JOLIET – State officials are urging more outreach in a summer food service program that feeds hungry children from low-income families when school is out.
On Wednesday, the Illinois State Board of Education’s nutrition and wellness division gave an overview of the summer food service program to local educators and officials at the Professional Development Alliance in Joliet.
The program is federally funded and reimburses approved sponsors for nutritious meals served at a site to low-income children.
Lt. Gov. Evelyn Sanguinetti came to the presentation to speak about why child hunger is important to her, saying she was raised by young parents who immigrated to the U.S. and were often concerned about from where their next meal would come.
“I can tell you from my perspective it was an environment of sheer fear because I wanted to help them, and I worried so much about our next meal, but there was nothing I could possibly do as a child to help my parents put food on the table. But I carry that worry with me always,” Sanguinetti said.
She said that last year 39,000 children in Will County were declared eligible for the free or reduced school lunch program and through the summer food program 180,000 meals were served at 44 sites.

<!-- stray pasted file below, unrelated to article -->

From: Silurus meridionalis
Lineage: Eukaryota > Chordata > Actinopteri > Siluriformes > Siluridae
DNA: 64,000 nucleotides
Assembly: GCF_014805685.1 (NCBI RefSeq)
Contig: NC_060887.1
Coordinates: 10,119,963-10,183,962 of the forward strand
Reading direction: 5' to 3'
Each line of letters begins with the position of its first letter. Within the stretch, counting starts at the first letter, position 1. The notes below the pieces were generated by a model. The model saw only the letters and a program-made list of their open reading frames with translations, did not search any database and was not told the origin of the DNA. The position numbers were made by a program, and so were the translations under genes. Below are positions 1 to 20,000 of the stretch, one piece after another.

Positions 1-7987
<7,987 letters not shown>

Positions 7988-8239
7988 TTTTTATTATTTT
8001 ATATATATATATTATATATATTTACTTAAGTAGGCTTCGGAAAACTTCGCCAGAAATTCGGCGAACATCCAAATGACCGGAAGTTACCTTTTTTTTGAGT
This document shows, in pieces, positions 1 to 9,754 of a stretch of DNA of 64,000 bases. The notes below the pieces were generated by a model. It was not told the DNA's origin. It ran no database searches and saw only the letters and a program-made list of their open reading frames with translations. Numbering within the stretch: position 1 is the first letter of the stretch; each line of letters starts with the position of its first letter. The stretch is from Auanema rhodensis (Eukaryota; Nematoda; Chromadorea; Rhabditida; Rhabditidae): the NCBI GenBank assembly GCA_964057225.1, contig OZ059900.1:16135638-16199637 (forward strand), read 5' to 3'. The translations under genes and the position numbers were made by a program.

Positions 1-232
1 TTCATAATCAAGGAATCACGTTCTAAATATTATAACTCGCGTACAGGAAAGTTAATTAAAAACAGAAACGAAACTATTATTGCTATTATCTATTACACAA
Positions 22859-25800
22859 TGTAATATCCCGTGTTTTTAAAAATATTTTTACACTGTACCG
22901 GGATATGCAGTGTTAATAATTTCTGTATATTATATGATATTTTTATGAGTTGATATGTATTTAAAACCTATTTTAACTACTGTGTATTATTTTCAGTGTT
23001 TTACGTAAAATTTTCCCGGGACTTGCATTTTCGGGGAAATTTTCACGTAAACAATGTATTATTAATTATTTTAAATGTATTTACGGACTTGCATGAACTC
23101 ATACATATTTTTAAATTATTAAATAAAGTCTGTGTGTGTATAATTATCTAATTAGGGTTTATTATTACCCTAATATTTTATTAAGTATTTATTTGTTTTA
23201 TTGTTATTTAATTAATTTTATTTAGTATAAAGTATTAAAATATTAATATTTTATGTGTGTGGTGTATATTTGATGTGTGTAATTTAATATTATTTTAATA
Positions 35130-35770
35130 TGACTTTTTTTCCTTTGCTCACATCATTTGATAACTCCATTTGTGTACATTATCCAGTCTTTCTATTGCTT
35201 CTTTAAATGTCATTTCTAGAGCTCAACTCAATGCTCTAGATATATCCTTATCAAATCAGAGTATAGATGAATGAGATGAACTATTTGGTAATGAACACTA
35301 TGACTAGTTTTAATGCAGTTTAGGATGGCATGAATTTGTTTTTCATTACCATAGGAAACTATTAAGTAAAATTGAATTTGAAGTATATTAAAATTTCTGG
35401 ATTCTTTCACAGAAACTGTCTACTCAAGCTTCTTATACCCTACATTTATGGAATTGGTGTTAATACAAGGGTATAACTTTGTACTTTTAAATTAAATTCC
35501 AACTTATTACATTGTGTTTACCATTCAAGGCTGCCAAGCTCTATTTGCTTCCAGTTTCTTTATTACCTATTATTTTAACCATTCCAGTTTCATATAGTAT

However, the ISBE and the U.S. Department of Agriculture estimated that another 130 sites were needed in the county to come close to providing meals to all children who are eligible, she said.
“Today we need to get our heads together. … Think outside the box and think about how we could find those additional sites that we need so much to create more certainty for our children in the summertime,” she said.
Children in Illinois are not hungry because of a lack of food or food and nutrition programs but because federal programs that serve them are frequently underused by those who are eligible, according to the No Kid Hungry campaign by Share Our Strength, a national childhood hunger relief organization.
One of the ways to do additional outreach has been through advertising.
Amy Bianco, ISBE principal operations consultant for nutrition and wellness programs, said the state agency does outreach about the program with sponsors and advertises in the Chicago area and in southern Illinois.
“Trying to get the word out is the biggest thing,” Bianco said.
Some of the keys to running a successful summer food service program are through surveys to gauge community interest, marketing the programs through posters or fliers in public places, partnering with community organizations, holding a summer food kick-off event and offering incentives to children such as raffles or tickets to baseball games, according to the ISBE.
Bianco challenged the audience to take the ISBE’s outreach fliers regarding the summer food service program to towns and communities to reach more areas.
“That’s how we make it grow,” she said.